The French Football League (LFP) has hailed the news that the country’s top constitutional body has rejected plans by the Socialist government to introduce a controversial ‘super tax’ that League president Frederic Thiriez had previously warned could lead to the “death of French football”.
The government of President Francois Hollande had sought to introduce a 75% upper income tax rate that would have applied to anyone earning in excess of Eur1 million per year. The new tax was seen as a means to aid the ailing French economy, but the LFP had repeatedly expressed its concern that its effect on a host of Ligue 1’s top stars could have led to a talent drain from France’s top flight.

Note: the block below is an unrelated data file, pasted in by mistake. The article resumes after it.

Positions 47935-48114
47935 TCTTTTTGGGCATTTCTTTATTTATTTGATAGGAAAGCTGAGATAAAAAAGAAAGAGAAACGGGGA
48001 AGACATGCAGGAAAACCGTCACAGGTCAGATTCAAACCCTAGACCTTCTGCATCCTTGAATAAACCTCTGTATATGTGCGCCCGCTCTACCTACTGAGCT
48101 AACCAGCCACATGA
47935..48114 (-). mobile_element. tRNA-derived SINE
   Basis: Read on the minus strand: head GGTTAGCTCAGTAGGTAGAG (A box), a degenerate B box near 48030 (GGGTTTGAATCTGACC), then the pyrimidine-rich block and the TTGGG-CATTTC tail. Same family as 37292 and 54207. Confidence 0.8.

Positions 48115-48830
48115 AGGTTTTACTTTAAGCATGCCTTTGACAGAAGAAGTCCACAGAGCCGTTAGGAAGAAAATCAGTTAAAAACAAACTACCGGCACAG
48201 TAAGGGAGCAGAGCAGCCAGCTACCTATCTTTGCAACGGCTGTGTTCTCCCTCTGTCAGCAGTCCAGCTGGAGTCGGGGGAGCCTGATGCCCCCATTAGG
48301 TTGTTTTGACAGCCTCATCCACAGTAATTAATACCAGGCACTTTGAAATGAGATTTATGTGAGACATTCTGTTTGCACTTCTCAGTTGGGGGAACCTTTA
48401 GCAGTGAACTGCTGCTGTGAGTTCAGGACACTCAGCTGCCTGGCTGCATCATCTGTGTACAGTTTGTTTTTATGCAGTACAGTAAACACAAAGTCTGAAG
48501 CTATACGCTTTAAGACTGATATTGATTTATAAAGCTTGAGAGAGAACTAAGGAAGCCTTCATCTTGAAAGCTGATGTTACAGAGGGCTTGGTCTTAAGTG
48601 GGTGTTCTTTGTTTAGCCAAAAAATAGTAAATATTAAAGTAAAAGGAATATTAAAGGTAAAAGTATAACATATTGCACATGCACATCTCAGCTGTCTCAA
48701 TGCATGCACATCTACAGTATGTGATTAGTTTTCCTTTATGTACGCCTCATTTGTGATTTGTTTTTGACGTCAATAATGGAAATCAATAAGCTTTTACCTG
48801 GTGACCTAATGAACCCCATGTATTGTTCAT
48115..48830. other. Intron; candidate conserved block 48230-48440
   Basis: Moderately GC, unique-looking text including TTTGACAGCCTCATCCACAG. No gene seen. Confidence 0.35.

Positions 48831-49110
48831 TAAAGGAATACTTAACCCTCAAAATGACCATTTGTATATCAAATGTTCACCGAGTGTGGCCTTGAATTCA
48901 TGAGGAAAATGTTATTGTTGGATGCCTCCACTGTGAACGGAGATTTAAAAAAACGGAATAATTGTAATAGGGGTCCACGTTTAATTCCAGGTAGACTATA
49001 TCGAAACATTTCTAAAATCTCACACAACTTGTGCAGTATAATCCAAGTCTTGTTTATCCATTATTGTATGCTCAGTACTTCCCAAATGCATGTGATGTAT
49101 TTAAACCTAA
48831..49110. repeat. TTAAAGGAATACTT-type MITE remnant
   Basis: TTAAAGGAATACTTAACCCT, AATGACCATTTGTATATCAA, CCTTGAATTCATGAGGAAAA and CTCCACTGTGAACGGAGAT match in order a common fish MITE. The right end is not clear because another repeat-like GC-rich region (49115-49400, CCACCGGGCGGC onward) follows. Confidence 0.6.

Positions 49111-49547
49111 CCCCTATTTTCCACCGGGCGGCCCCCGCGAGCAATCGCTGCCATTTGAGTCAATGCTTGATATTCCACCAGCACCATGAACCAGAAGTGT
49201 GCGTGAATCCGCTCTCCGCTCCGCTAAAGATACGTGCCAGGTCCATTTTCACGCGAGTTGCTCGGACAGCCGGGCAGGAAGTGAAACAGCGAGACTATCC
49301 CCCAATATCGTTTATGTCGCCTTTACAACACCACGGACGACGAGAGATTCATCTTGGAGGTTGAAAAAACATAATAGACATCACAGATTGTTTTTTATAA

France’s Constitutional Council ruled the temporary two-year tax rate, which had been due to take effect next year, was unconstitutional because it differed from other forms of income tax through its application to individuals instead of whole households. Thiriez said the Council had listened to the views of the policy’s opponents, including the LFP and its ruling averted a “grave threat to the future” of the professional game in France. “Professional football did the right thing in fighting (the measure),” said Thiriez. “Right from the start we had sounded the alarm on the dangers of such taxation – dangers for French football with disastrous consequences for clubs.”
The government is now expected to come back with a new measure that will conform to the constitution but chairman of the clubs’ union UCPF, Jean-Pierre Louvel, told AFP it had been “important to rule this tax offside”. Louvel said “aside from PSG (bankrolled by its Qatari owners) no club has the wherewithal to pay this tax” hence there would have been an “outflow of talent.”